I’ve got no doubt that if you are like me, you won’t know the actual history.  There is no shame in that, as most of us were never taught it.  So, yes, it will require a bit of effort on your part.  To get you started, Google things like Wounded Knee, Trail of Tears, the Pickering Treaty, or Custer’s Last Stand.

I first got interested in researching this history when my family took a road trip through South Dakota a few years ago.  Now I regret never having written a post about that trip, but the title I was going to use still stays with me, “The Shadows of South Dakota.”  Perhaps it’s not too late.

After you’ve watched the first video with your kids, I strongly encourage you show them this one, with Mr. Phillips reflecting on the harassment he experienced yesterday perpetrated by the Covington Catholic boys:

Again, Nathan Phillips shows his humanity, the humanity lacking in those teens, wishing that they would put their energy into something more productive than mocking, taunting, and intimidating Native elders, to use their youth and energy into “making this country really great.”  The kind of great that has nothing to do with wearing red hats and participating in mob behavior.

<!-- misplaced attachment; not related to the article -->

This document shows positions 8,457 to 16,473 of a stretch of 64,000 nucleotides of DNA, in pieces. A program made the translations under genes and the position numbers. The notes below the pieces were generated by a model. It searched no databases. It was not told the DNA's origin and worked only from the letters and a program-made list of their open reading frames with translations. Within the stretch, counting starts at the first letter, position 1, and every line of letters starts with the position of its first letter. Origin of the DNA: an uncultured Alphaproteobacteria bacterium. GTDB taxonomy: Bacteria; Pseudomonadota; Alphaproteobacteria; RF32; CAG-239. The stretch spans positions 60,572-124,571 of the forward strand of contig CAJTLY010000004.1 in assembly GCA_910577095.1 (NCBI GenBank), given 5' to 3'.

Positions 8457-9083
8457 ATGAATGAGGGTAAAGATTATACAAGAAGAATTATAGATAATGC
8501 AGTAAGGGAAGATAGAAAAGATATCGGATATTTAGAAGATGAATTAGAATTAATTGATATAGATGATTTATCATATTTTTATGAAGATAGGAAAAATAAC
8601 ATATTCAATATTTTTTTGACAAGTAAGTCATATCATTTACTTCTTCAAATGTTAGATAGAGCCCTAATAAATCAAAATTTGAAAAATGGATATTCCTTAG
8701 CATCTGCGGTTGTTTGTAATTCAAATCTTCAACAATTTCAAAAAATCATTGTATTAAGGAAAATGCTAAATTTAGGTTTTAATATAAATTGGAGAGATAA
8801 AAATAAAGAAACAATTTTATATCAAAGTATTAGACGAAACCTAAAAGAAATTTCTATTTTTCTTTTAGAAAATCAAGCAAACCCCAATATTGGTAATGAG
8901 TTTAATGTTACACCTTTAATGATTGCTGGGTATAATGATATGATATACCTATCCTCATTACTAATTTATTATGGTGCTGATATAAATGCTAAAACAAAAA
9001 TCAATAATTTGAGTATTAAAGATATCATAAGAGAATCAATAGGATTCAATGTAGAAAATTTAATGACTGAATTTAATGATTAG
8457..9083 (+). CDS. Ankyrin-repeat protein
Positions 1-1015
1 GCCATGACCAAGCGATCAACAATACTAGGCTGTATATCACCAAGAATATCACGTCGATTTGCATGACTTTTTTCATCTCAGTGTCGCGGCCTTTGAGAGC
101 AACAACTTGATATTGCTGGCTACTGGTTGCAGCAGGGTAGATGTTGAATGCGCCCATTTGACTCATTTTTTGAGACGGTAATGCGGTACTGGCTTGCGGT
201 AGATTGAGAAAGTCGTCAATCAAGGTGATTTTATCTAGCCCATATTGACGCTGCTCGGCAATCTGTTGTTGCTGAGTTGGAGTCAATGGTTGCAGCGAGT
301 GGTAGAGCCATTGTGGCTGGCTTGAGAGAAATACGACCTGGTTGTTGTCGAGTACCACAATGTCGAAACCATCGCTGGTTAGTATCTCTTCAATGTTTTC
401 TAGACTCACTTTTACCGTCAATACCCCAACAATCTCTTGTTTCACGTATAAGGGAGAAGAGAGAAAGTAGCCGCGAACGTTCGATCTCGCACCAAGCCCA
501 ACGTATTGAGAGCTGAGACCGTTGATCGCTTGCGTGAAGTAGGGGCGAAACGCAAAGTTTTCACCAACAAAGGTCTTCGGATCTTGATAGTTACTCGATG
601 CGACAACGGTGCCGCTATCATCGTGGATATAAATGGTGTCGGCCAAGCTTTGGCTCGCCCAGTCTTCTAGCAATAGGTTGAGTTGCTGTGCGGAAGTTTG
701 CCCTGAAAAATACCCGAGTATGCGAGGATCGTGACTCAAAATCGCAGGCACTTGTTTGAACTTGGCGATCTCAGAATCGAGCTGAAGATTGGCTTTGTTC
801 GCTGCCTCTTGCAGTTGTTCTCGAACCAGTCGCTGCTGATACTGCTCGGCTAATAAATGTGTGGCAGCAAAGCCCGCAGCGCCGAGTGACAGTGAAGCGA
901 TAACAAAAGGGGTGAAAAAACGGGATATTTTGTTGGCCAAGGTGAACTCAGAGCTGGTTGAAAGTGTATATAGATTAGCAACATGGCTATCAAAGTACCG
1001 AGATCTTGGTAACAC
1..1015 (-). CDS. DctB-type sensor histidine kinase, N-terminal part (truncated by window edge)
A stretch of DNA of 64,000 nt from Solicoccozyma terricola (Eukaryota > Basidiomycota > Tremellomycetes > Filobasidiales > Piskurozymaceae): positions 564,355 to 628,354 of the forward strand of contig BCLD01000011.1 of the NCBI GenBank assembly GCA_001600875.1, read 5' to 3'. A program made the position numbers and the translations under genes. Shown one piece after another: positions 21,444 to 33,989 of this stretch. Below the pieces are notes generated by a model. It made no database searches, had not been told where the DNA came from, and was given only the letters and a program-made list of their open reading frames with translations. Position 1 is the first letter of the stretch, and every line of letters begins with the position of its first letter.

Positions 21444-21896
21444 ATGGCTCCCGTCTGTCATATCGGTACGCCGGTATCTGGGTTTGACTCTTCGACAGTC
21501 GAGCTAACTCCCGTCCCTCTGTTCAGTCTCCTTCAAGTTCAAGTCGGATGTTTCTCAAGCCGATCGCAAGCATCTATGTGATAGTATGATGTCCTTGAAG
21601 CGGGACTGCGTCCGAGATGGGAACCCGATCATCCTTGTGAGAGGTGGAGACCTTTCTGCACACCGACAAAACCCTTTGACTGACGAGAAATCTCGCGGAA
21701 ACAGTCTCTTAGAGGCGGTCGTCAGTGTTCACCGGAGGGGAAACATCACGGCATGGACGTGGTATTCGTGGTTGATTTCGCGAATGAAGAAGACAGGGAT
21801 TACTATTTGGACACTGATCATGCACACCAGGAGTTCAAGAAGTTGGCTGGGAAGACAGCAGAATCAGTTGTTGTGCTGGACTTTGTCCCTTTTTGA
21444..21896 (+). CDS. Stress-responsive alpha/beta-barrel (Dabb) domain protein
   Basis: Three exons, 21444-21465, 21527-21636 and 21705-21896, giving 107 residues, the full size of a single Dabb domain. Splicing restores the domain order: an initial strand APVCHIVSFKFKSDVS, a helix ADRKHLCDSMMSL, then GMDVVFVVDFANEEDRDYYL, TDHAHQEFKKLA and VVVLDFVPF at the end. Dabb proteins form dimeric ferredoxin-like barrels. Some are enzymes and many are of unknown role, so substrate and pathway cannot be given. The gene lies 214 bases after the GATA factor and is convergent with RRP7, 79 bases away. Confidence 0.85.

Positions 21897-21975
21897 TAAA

I only hope that I can conjure the hope and grace that Nathan Phillips does when I watch these videos with my sons.  May you do the same.

Hate in America, Or, You Know, Monday

Two days prior to a gunman bursting into Pittsburgh’s Tree of Life Synagogue where he killed eleven Jewish congregants, a Kentucky father wore an SS officer costume, accompanied by his five year old son who was dressed as Adolph Hitler in Owensboro, Kentucky’s “Trail of Treats” Halloween event.